Feds relax roadless rule in Colo.
U.S. Forest Service grants the state an exception, again, for expansion of mining.
The U.S. Forest Service has finalized an exception for Colorado in the nation’s rule for protecting last remaining roadless forests: allowing expansion of a coal mine that cuts beneath pristine woods near Paonia in the North Fork Valley.
That decision enabling construction of temporary roads and drilling pads on 19,700 acres — to be published Monday in the federal register — reflects the latest version of a compromise Colorado officials have demanded for years.
A national roadless rule since 2001 has prohibited construction of new roads and other development that could hurt intact forests, and a Colorado version of it adopted in 2012 covers 4.2 million acres in the state.
But Colorado leaders have pressed for the coal mine exception, even after a federal court in 2014 rejected it as likely to worsen climate change. Last week, Forest Service regional director Dan Jiron revealed, via e-mail, the decision to grant a recrafted exception. Jiron could not be reached to discuss it.
This exception could help Arch Coal’s West Elk Mine extract hundreds of million of tons more coal from under the Gunnison National Forest by giving access to surface forests — needed for expanding underground tunnels. West Elk Mine crews would have to carve out temporary roads and clear pads to drill vents that remove methane gases from tunnels so miners could produce safely.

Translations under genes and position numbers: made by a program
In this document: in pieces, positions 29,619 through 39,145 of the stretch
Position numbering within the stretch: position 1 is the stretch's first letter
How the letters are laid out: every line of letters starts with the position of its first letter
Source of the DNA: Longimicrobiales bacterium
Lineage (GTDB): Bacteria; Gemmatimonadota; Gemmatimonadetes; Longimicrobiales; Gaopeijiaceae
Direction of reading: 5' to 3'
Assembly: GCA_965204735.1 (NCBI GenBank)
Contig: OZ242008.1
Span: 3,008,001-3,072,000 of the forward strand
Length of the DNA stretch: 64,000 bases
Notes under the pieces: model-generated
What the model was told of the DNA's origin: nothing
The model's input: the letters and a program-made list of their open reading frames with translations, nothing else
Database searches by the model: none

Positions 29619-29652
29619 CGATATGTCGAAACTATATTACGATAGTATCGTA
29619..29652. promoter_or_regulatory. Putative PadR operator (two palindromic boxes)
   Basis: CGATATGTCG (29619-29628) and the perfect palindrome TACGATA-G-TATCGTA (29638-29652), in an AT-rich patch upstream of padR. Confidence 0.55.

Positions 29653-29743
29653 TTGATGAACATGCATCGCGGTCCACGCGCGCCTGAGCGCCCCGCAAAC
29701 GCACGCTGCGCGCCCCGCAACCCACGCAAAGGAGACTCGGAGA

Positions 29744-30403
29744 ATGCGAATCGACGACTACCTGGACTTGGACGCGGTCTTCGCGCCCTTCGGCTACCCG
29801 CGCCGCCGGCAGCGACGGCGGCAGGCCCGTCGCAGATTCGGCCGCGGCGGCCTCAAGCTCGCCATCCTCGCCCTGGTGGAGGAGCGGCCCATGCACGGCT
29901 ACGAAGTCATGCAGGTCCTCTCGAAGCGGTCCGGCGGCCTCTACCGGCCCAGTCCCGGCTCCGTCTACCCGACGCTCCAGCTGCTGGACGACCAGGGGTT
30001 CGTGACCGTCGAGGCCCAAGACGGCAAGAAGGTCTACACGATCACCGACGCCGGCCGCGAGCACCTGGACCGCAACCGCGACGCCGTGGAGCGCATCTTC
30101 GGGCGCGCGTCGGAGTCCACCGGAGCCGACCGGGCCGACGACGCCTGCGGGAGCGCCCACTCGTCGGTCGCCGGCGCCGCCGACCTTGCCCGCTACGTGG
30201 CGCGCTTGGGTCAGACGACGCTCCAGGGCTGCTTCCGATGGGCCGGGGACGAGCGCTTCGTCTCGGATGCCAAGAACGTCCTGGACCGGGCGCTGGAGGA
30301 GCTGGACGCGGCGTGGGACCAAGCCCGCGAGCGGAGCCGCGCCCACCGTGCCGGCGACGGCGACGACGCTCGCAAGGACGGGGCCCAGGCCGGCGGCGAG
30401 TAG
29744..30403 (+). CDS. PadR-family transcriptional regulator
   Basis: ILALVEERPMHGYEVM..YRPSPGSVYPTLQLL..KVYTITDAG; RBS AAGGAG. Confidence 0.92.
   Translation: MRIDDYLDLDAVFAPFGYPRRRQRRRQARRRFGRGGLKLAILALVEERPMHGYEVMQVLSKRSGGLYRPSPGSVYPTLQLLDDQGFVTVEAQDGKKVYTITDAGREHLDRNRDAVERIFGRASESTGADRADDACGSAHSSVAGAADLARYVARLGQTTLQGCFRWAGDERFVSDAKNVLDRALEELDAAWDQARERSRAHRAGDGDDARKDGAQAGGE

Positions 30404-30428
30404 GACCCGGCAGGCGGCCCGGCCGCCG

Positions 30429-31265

Western Colorado environment advocates blasted the Forest Service decision as bad for wildlife habitat and for the climate — because of the emissions of heattrapping methane and carbon dioxide from burning coal.
“It is wrong to make a decision that is going to result in a significant cost to the world economy and the environment and to Colorado’s environment,” Earthjustice staff attorney Ted Zukoski said.
“The U.S. Forest Service is making climate change worse. They are saying, ‘We are OK with $3 billion more in climate costs’ to society. They are saying, ‘We are OK with millions of extra tons of carbon dioxide emissions from burning coal and methane from mining it.’ ”
St. Louis-based Arch Coal has applied to the Forest Service for a permit to expand the West Elk Mine. Forest Service officials apparently are reviewing the application.
Statewide coal production has plummeted 50 percent since 2004, costing hundreds of jobs. And critics contend the exception to the roadless rule amounts to a giveaway to the coal industry — one that undercuts the U.S. com--